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8.2 Modification of VPs by adverbial APs

VP adverbs modify the VP. They pass the following test: they can be used in an afterthought sentence as follows: ‘and they did so ADVERB’. An example is given below:

Bidääftig ‘slowly’ passes the test, and thus this AP functions as an adverbial modifying VP in the sentence above and in the sentence below:

Hie ron uur de Sträite un dät died hie bedääftich.
he walked on the street and that did he slowly
He walked on the street and he did so slowly.
Hie ron bedääftich uur de Sträite.
he walked slowly over the street
He walked slowly down the street.

Various types of adverbials modifying VP are briefly touched upon in the sections below.

[+]1. Adverbs of manner

Everything that happens in the world can happen or be done in many ways. It is therefore not surprising that one finds a multitude of adverbs used to express all of this. The list below is anything but complete. Some adverbs have pronominal properties, e.g. so ‘so, in this way’. However, the vast majority have a more specific meaning (e.g. stapfouts ‘walking pace’). Many such specific adverbs are adverbially used adjectives (such as fluch ‘beautiful’). Adverbially used adjectives can also be comparative or superlative, as in the examples below:

Fluch sjonge, flugger sjonge, ap ‘t fluchste sjunge.
nice sing nicer sing on.the nicest sing
Sing nice, sing nicer, sing nicest.

Note that the adverbial superlative may be expressed as a PP consisting of the preposition ap ‘on’, the definite neuter article and the superlative of an adjective. PP superlatives are also found in West Frisian. The word ieuwen ‘in short’ may function in certain contexts as an existential quantifier of manner:

Wan dät ieuwen kon, dan dwo iek et.
if that somehow can then do I it
If that is somehow possible, then I’ll do it.’

Below some adverbs of manner are given:

So; wo; uurs; ieuwen; liesken.
so how differently somehow softly
So how differently somehow softly.

An interesting manner adverb is stilkens ‘silently’, as it has the form of the plural diminutive of the adjective stil ‘quiet’. This phenomenon is also found in Dutch and West Frisian. Another interesting case is fräiwäch ‘bluntly’, which consists of the adjective fräi ‘free’ followed by the adposition wäg ‘away’. The latter is an old loan from Low German, but this type of compound also exists in West Frisian. Note that stilken ‘silent’ is an adjective in present-day Saterland Frisian, and it may exhibit agreement. Perhaps it is a back formation from the adverbial stilkens, in which the adverbial burden shifted from the plural diminutive to the plural, so that the diminutive was reanalysed as apart of the adjectival stem.

[+]2. Adverbs of time

Temporal adverbs refer to time, chronology, duration, or frequency. There are some temporal adverbs with pronominal or quantificational properties, see 8.1: these clause adverbials can also be used to modify VPs. The difference is subtle between a reading in which a clause is modified and the reading in which a VP is modified. Other temporal adverbs include:

aleer in the past
domoals in the past
juust just
kuuts recently
knu recently
läästens recently
dälich now, today
nu now
stuunds immediately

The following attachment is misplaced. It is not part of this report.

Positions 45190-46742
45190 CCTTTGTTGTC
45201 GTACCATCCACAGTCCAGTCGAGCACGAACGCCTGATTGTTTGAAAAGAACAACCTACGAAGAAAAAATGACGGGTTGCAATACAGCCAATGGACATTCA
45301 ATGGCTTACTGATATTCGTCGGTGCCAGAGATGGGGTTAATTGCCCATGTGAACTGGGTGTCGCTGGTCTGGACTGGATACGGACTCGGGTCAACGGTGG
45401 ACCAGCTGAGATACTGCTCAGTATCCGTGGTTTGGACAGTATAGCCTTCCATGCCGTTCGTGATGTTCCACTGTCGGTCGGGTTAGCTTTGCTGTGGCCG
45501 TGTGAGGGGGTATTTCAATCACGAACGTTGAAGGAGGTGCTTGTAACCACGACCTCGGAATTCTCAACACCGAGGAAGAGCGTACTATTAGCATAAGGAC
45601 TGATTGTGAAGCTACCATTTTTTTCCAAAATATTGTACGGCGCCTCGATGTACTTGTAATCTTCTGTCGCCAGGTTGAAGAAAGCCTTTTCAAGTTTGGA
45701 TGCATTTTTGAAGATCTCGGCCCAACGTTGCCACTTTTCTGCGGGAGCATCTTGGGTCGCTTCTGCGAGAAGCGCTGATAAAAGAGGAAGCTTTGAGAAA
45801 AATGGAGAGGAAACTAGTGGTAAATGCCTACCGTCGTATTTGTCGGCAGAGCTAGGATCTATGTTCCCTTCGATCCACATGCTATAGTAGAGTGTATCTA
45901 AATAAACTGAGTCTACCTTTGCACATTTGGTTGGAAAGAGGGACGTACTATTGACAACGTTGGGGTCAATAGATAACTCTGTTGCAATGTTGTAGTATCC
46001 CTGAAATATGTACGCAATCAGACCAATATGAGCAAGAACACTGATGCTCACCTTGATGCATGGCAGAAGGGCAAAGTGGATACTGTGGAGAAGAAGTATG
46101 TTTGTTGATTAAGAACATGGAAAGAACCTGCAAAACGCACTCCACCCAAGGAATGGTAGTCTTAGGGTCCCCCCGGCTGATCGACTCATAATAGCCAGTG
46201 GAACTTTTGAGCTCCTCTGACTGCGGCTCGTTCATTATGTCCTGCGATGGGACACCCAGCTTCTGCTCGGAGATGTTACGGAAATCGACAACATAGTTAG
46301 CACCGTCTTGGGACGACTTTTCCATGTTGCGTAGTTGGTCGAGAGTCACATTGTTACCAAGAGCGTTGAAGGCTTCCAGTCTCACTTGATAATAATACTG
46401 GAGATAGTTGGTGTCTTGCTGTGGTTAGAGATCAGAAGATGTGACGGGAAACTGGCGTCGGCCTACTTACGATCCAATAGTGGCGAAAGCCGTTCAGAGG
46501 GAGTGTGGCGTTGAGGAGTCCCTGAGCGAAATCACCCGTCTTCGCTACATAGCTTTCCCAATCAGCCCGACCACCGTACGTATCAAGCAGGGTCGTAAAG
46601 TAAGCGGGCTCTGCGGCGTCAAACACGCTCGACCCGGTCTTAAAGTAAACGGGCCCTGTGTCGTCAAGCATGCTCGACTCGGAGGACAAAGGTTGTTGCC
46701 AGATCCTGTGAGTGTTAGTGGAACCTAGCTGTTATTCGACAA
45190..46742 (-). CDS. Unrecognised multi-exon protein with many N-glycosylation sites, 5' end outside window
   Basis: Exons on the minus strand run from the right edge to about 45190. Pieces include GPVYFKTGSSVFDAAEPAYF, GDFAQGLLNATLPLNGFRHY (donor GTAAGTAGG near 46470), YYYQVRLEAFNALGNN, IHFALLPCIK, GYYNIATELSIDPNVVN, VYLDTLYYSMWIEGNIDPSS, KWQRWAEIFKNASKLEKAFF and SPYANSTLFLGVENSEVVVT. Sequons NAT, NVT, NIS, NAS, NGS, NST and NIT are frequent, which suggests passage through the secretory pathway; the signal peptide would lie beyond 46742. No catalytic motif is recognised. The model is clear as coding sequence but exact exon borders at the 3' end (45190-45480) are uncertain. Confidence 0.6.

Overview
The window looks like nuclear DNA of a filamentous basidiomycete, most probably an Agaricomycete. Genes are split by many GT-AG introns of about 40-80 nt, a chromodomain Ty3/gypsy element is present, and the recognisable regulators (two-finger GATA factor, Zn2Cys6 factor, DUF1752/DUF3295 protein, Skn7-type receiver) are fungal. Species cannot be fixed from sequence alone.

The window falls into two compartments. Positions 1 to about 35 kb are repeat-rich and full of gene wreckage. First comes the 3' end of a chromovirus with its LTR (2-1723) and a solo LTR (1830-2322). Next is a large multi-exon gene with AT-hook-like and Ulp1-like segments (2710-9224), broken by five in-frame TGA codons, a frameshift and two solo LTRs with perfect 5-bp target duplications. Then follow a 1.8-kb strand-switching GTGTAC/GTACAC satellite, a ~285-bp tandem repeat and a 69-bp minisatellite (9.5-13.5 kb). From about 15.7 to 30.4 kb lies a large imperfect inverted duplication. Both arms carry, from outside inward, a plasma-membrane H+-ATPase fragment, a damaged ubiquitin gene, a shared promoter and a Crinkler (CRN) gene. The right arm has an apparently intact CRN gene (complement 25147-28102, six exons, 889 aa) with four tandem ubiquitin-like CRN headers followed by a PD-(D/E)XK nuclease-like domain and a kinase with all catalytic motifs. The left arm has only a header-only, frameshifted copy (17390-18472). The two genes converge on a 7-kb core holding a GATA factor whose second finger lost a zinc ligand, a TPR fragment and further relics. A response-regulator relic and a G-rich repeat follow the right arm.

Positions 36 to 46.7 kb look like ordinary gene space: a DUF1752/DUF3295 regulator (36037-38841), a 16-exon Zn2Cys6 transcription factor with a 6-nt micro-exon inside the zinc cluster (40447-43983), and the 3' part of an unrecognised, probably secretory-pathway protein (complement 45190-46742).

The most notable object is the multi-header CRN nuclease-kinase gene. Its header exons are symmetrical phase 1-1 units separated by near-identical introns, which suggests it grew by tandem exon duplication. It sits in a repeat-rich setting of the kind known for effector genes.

fluks immediately
ätters later
wiederwai in the future
ädder early
jäärsene yesterday
jäärsene Mäiden yesterday morning

It can be noted that jäärsen occur without a schwa when used attributively, whereas it is marked with a schwa in case it occurs on its own.

[+]3. Adverbs of frequency

See also 8.1. Some examples of frequency adverbs include:

wätseldeges on work days
smäidens (morgens) in the morning
foaremiddeges in the early afternoon
smiddeges in the afternoon
seeuwends in the evening
snoachenss in the night

These frequency adverbs are all marked with –s, which historically derives from a genitive plural. It is unclear whether the determiner fuul ‘much, many’ can also be used as a frequency adverb. The following example shows that adverbs of time precede adverbs of frequency:

Hie napkoppet aaltied wier in sin Kroakstoul.
he dozes.off always again in his armchair
He keeps dozing off in his armchair.
[+]4. Adverbs of place

All adverbs of place are similar in meaning: they refer to places. Adverbs of place appear in different categories and forms. Some can be used deictically, interrogatively, negatively, and indefinitely, just like pronouns.

wier where
deer, der there
kedeer, kreer there
allerwegense everywhere
uursainewainde somewhere else
hier here
junner, kjunner over there
ainewainde somewhere
iek-wit-nit-wier who knows where
uurswier somewhere else

Wier ‘where’ is used as the adverbial interrogative of place. In addition, it is also used as the adverbial relative of place, instead of deer ‘there’, which has become antiquated. To illustrate, consider the following:

Dät is ju Stede, deer / wier iek dät funden häbe.
that is the place where I that found have
That is the place where I found it.

The deictic prefix ke- in kedeer ‘there’ and similar cases is derived from kiek ‘look’. Note that adverbials of place are not derived from APs.

[+]5. Adverbs of degree

Degree adverbs provide information about the degree of the situation or event described by the Verb Phrase (VP). Adverbs of degree are words like the first element of the following phrases: aiske groot ‘very big’ or 'n bitjen leet ‘a bit late’. Expressions such as hoast dood ‘almost dead’ are also included in this overview. High degree adverbs are very numerous. The reinforcing element jo ‘absolutely’ is a particle that shades off in being a very frequent filler without much meaning. See also AP, chapter 3.

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